My suggestion: Before you make the move, talk about your habits, preferences, etc. Talk about what you will or will not want in a roommate. Talk about scenarios that can happen, such as having friends over, going on vacation for a few weeks, or wanting alone time. The more you talk, the more you will realize whether or not you truly want to move in with this friend or not.
Living With Strangers
I’ve also moved in with people I didn’t know. Usually, it was the friend of the friend who was looking for a roommate. But, sometimes it was a person who had a shared activity with me, such as school or work. I didn’t know them well, but I knew they needed a roommate and so did I.
This can be the best, in a way, because you don’t know each other, so you don’t worry about hurting feelings. You talk clearly about what you want and you develop a living arrangement and you try to make it work.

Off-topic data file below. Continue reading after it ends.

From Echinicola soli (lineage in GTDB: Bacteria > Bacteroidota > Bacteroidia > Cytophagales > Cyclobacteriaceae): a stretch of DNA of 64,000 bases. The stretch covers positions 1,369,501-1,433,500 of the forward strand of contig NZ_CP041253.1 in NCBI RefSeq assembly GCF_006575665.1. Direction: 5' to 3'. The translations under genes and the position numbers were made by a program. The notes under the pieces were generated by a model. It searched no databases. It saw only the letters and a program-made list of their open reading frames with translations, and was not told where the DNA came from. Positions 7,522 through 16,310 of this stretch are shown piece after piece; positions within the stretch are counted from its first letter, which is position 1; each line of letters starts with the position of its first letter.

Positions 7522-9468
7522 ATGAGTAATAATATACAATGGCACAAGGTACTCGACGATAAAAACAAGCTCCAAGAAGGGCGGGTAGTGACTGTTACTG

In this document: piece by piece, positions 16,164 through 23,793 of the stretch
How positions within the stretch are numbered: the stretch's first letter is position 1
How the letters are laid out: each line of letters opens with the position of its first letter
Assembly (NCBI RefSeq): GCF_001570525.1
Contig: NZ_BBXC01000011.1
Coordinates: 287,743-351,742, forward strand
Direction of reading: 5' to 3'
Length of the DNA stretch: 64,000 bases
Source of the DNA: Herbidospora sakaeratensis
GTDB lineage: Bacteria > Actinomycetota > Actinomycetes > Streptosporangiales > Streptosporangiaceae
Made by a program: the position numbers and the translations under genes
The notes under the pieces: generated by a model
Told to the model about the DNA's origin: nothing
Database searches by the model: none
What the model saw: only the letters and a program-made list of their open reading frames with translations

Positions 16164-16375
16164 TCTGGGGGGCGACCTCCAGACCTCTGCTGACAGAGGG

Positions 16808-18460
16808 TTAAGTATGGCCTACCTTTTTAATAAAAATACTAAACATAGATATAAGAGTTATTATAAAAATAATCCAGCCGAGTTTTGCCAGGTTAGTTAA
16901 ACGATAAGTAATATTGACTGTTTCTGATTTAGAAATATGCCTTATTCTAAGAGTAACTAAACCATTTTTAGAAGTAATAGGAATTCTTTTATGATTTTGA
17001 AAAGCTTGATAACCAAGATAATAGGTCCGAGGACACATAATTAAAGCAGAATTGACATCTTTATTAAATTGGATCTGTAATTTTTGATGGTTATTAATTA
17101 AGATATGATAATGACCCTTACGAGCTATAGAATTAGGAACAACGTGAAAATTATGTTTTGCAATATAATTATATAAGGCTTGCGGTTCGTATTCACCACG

But, it can also be the worst, because you have no idea what living with this person will be like. I’ve had roommate situations with strangers that lasted as little as 1 week.
I’ve also moved in with strangers of the opposite sex (strangers that my friends knew very well) and ended up liking them as more than just a friend. This is bad when one person doesn’t like the other person in that way. It brings a whole new level of problems as you struggle with wanting to date them, but having to watch them as they date other people and show you no interest in that way.
My suggestion: Don’t just talk about finances. Talk about living arrangements, spend some time getting to know them, and don’t move in with someone you are attracted to. Also, if you have a nagging feeling that something may go wrong, listen to your intuition and don’t move in with them.